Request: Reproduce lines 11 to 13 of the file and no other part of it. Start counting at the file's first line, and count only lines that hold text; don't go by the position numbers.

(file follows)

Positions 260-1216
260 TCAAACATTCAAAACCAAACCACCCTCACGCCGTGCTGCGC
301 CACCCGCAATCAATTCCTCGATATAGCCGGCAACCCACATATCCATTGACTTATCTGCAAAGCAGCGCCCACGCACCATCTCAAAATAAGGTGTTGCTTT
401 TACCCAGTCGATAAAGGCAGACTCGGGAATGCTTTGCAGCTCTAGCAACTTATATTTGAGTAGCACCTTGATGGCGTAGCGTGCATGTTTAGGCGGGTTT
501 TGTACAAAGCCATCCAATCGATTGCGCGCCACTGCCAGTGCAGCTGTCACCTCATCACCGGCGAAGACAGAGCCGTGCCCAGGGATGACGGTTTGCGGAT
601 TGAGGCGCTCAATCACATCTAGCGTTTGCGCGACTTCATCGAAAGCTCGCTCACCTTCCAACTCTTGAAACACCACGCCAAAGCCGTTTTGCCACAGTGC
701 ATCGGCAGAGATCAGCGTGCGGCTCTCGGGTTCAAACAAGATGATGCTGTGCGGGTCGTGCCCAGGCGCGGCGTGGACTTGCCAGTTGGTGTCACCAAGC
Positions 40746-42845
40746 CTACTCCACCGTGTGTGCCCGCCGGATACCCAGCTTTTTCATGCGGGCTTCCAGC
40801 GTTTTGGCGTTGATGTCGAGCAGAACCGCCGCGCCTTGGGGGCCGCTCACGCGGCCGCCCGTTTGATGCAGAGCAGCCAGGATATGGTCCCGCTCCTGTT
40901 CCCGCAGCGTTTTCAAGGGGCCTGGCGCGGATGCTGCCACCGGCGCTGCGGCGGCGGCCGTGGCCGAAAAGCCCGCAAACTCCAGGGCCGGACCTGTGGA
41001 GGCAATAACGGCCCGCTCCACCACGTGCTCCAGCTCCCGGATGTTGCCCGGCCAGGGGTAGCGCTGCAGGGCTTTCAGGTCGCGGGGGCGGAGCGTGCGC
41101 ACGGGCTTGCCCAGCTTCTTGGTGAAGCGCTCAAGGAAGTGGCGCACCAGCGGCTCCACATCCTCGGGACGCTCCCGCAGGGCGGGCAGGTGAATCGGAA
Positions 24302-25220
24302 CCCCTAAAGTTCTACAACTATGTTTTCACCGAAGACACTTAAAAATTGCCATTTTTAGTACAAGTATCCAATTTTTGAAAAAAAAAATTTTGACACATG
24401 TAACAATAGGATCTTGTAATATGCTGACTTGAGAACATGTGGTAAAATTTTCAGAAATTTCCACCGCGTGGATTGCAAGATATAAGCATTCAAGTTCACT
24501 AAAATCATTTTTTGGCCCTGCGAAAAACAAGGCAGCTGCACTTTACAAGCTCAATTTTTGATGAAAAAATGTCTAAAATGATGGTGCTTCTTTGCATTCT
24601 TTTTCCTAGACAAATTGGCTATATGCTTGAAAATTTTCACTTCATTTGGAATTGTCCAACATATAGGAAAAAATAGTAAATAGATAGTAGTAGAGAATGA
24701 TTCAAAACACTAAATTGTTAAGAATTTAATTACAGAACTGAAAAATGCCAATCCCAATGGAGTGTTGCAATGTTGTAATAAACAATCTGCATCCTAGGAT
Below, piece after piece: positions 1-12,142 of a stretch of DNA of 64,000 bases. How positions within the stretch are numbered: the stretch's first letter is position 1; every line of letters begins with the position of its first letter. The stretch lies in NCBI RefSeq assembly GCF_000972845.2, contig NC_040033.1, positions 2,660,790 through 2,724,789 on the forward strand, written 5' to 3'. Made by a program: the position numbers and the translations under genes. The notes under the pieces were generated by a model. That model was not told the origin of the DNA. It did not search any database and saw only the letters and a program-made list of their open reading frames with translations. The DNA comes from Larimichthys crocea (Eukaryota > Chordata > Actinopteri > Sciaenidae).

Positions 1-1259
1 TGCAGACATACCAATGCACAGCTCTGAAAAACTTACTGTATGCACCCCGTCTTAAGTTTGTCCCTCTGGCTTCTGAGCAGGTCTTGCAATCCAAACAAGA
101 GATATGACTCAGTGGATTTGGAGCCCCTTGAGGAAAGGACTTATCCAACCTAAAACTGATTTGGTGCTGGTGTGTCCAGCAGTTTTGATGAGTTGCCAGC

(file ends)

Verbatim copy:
40901 CCCGCAGCGTTTTCAAGGGGCCTGGCGCGGATGCTGCCACCGGCGCTGCGGCGGCGGCCGTGGCCGAAAAGCCCGCAAACTCCAGGGCCGGACCTGTGGA
41001 GGCAATAACGGCCCGCTCCACCACGTGCTCCAGCTCCCGGATGTTGCCCGGCCAGGGGTAGCGCTGCAGGGCTTTCAGGTCGCGGGGGCGGAGCGTGCGC
41101 ACGGGCTTGCCCAGCTTCTTGGTGAAGCGCTCAAGGAAGTGGCGCACCAGCGGCTCCACATCCTCGGGACGCTCCCGCAGGGCGGGCAGGTGAATCGGAA